Council’s decision poses threat to Manchester’s population: Road Safety GB

09.14 | 23 February 2012 | | 17 comments

Road Safety GB has expressed its concern for the safety of people living and travelling in Manchester following the local council’s decision to disband the city’s road safety team.

The Manchester Evening News (MEN) broke the news that Manchester City Council’s team of seven road safety officers has been disbanded to save £132,000 from the council’s highways budget.

There is apparently no option for any other partnership or organisation to take up the work of the road safety team. Instead, it appears that the council intends to ask teachers to educate school pupils about road safety.

Road Safety GB understands that the city’s school crossing patrol service will be retained, though cut back, but it is unclear who will manage the service.

Honor Byford, vice chair of Road Safety GB, said: “The implications of this decision, for the whole population of Manchester, are far reaching.

“The city has significant areas of deprivation where we know the risk of injury and death from road collisions is significantly higher than in other areas.

“There is also a significant proportion of the population for whom English is not their first language, and delivering road safety messages in a multi-cultural community needs special expertise.

“We have a growing population of elderly drivers who need support from road safety professionals to stay safe on the road and then there is the wider public health remit to consider – this duty is soon to return to local authorities. A major cause of injury and premature death amongst all ages is as a result of road collisions, yet the council is disbanding this small team of experienced staff on the eve of assuming responsibility for public health for Manchester.

“Naturally we are concerned for our colleagues in the road safety team, whose careers will be seriously affected by this decision.

“But I am sure that they, like us, will be more concerned at the prospect of people being killed and injured on Manchester’s roads because of this decision to effectively cease their preventative work.”

Alan Kennedy, chair of Road Safety GB, who is currently in Poland speaking at an international road safety conference, added: “Manchester City Council clearly does not understand that by investing in its road safety team it could bring in significant income, and the very good work of the team could become largely self sustaining.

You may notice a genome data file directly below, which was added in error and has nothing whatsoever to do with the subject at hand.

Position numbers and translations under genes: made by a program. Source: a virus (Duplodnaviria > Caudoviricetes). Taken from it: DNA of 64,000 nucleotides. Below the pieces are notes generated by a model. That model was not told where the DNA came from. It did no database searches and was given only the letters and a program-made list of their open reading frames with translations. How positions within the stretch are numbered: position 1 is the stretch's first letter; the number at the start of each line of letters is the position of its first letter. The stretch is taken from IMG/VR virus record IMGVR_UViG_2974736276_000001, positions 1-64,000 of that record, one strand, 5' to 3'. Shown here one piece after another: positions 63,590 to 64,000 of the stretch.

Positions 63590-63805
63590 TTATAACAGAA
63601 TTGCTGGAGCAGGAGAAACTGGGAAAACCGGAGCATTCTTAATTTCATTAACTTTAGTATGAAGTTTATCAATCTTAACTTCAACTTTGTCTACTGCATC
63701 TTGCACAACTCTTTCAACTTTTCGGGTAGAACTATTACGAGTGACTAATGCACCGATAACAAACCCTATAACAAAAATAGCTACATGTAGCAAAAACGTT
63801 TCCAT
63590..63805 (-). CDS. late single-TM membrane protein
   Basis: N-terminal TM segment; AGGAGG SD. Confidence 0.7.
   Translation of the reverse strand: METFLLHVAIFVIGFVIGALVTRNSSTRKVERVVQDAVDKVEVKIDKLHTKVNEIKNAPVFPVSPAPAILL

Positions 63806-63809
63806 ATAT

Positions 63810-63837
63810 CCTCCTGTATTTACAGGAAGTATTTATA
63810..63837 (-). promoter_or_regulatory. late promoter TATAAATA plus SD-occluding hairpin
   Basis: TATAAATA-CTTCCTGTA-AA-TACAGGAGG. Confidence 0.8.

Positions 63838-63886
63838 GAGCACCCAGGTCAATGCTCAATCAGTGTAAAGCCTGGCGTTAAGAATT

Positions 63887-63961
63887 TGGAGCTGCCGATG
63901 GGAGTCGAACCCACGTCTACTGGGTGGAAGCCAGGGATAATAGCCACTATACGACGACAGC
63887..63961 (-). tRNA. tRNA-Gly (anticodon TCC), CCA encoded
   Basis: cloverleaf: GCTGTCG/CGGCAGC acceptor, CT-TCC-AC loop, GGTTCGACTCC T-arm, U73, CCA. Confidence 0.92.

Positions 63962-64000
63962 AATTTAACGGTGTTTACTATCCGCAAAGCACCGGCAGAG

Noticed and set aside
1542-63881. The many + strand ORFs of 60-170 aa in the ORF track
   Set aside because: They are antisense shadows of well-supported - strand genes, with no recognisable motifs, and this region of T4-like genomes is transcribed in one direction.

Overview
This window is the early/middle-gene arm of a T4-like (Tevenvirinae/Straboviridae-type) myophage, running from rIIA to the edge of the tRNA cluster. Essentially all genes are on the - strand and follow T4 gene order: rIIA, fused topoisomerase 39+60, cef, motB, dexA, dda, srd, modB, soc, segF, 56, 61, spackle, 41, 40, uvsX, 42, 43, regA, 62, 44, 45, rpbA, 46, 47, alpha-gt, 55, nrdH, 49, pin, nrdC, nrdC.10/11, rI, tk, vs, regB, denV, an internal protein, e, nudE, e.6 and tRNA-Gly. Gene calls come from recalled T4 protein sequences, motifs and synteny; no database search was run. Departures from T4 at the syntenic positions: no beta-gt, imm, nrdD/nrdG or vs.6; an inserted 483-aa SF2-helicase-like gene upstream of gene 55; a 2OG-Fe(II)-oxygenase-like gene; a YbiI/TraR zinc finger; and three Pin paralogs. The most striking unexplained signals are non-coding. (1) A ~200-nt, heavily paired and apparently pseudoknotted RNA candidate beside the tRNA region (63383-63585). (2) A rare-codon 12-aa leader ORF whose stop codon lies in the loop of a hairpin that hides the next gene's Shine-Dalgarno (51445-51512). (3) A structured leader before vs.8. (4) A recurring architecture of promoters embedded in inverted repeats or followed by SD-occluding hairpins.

“The cost of just one fatality is currently around £1.8m. A simple calculation of Manchester’s annual casualty toll will tell us what road casualties are costing the local Manchester community each year.

“It is a simple equation; invest modestly in excellent road safety services and see a massive return in reduced casualty costs.

“Road Safety GB will be communicating with Manchester City Council to express its grave concerns, and to encourage the council to reverse its decision.”


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    Thank you Stuart, I thought it was just me on my own!

    Dave Finney – Slough
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    I would like to extend my best wishes to all those in Manchester that are adversely affected. That includes those that will remain to train the teachers. It is a real shame and scary to think how much expertise has been lost over the past two years in Greater Manchester alone. A lot of Road Safety Managers had gone in Greater Manchester prior to this decision and with less officers delivering services I can’t see how teachers are a suitable alternative. I wish you all luck in the future, whatever that may bring.

    Agree (0) | Disagree (0)

    Dave (Finney) is totally right. There has to be sound evidence that an intervention works. I also find it hard to get this message across.

    Stuart Geddes, Stirling
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    This issue appears to have touched a nerve with Road Safety GB, for obvious reasons, but is it worth taking a step back to consider the wider picture?

    These cuts have been made necessary by the recession, but the recession has also brought with it the best road safety improvements of all time. In fact, prior to the recession, we had had the worst road safety improvements since the 50s and, without the recession, the 2010 targets would almost certainly not have been met.